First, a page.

8 April 2020CopyrightRory O'Neill

Analysis: untangling the EU’s ‘communication to the public’ rule

Last week’s  Court of Justice of the European Union (CJEU) ruling in  Stim and SAMI v Fleetmanager put the spotlight firmly back on one of the more puzzling, and seemingly ever-evolving, concepts in EU copyright law—what is, and isn’t, a communication to the public?

In the April 2 judgment, the CJEU said that Swedish music copyright owners could not collect royalties from rental car companies just because their hire cars were fitted with radios.

That’s because, the court ruled, hiring out a car equipped with a radio, capable of receiving broadcasts featuring copyright-protected music, did not constitute a “communication to the public” on the part of the rental company.

Under EU law, copyright owners have the exclusive right to determine whether, and how, their work is communicated to the public.

On these grounds, the CJEU  ruled last December that the sale of second-hand e-books was illegal. Dutch e-book retailer  Tom Kabinet had argued that selling on e-book files was perfectly legal because the author’s right of distribution was exhausted at the point of initial sale.

That means that once a consumer purchases a book, they can sell that copy on without infringing copyright or having to pay royalties to a rights owner.

But while the right of distribution can be exhausted, the CJEU said at the time, the right of controlling communication of a work to the public cannot. According to the court, the re-sale of an e-book was more akin to an unauthorised broadcast of the copyright-protected work than a second-hand physical copy of a book.

The ruling marked the end of Tom Kabinet, which ceased operations after the CJEU “gave us too little room to follow our current path”.

Case law

What is and isn’t a communication to the public is not clearly defined, and has instead evolved through case law, primarily from the CJEU.

In 2006, the court ruled that outfitting hotel rooms with a television set and signal did constitute a communication to the public of copyright-protected broadcasts.

It’s worth pointing out that the communication doesn’t have to happen in a public place. As Sophie Goossens, partner at Reed Smith, explains, the “private nature of a hotel room was found not to preclude an act of communication to the public from occurring”.

This case,  SGAE v Rafael Hoteles, was the first concerning ‘communication to the public’ as defined by EU Directive 2001/29/EC (more commonly known as the InfoSoc Directive) to make it as far as the CJEU.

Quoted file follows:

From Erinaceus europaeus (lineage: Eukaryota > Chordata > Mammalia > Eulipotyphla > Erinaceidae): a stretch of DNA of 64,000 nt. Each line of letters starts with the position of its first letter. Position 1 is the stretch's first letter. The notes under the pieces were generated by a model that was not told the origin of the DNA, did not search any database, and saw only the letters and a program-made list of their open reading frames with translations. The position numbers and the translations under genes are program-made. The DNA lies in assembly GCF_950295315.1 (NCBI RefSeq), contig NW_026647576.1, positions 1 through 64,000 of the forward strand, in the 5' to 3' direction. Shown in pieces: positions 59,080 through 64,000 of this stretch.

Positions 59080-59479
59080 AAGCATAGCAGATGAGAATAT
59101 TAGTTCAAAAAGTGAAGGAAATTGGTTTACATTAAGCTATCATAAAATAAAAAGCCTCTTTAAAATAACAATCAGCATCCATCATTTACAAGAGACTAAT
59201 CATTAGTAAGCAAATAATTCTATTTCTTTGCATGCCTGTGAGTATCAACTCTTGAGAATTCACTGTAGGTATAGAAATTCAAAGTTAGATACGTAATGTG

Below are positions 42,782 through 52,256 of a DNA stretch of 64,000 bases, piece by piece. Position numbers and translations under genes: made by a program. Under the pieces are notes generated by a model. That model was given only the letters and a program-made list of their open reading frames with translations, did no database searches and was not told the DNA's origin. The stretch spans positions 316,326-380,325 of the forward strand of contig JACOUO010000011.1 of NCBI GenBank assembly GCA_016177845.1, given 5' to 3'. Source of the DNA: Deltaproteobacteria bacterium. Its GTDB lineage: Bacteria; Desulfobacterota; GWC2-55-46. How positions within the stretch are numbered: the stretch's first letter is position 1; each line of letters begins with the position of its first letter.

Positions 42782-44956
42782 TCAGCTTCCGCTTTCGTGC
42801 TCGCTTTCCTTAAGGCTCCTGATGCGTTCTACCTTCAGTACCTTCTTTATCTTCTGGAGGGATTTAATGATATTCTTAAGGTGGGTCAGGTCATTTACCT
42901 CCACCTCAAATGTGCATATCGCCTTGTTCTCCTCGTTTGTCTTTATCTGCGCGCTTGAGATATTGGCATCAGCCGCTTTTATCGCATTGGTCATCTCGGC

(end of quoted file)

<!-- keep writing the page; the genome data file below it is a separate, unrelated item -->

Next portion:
Crucially, the decision also established the relevance of the defendant’s profit-making intention, or in other words, the importance of the communication at issue to the defendant’s commercial activity.

Fitting hotels with TV sets able to receive broadcasts made the hotel more attractive than competitors that didn’t provide such a service, the court reasoned, meaning the communication to the public was profitable to the defendant.

Following a similar line of thought, the CJEU has also ruled that playing radio broadcasts in a dentist’s waiting room did not constitute a communication to the public, partly because it bore no relation to the dentist’s commercial activities.

These additional criteria introduced by the CJEU as to what isn’t and isn’t a communication to the public have largely been to the benefit of defendants in copyright infringement suits.

It’s easy to see how, without them, ‘communication to the public’ could become an over-powered tool in the hands of copyright owners.

The Stim and SAMI decision is in keeping with this approach, and is a “sensible” one, according to Eleonora Rosati, of counsel at Bird & Bird.

If the court had ruled in favour of the collecting societies, she says, it would have created a “very long chain of control back to the copyright owner”.

“The CJEU wants to create a sensible architecture around what is a communication to the public, where it doesn’t include everything,” Rosati adds.

Goossens says that Stim and SAMI marks another “useful” clarification to the concept.

According to Goossens, it underlines CJEU precedent that merely providing the physical facilities that enable a transmission doesn’t amount to communicating the transmission to the public.

“The key to determining whether a communication to the public has occurred, is the direct link between the user (here, Fleetmanager) and the protected works communicated, not between the user and the equipment that might be used to enable the communication,” she says.

One lawyer told WIPR that it was likely the Stim and SAMI lawsuit against the car hire companies was intended as something of a “test case”, to see how far the concept of ‘communication to the public’ could be stretched.

This makes sense because, while the market for copyright royalties on rental cars with radios may not be the most lucrative, more case law defining what constitutes a communication to the public could be valuable to copyright owners in terms of planning litigation and enforcement strategy.

It may not make headline news, but the notion of what is and isn’t a ‘communication to the public’ has been highly influential in day-to-day life. Whether it’s in a hotel room, dentist’s chair, or a rental car, the right to have background noise on the TV or radio has been fiercely contested.

We can expect more case law on the issue in the near future, this time dealing with more modern technology. Just last year, the German Federal Court of Justice asked the CJEU to provide clarity on whether YouTube’s services amount to a communication to the public, where infringing content is uploaded onto the platform. It’s not clear yet when the court will rule, but we can expect the judgment to mark another step in the evolution of a key concept in EU copyright law.

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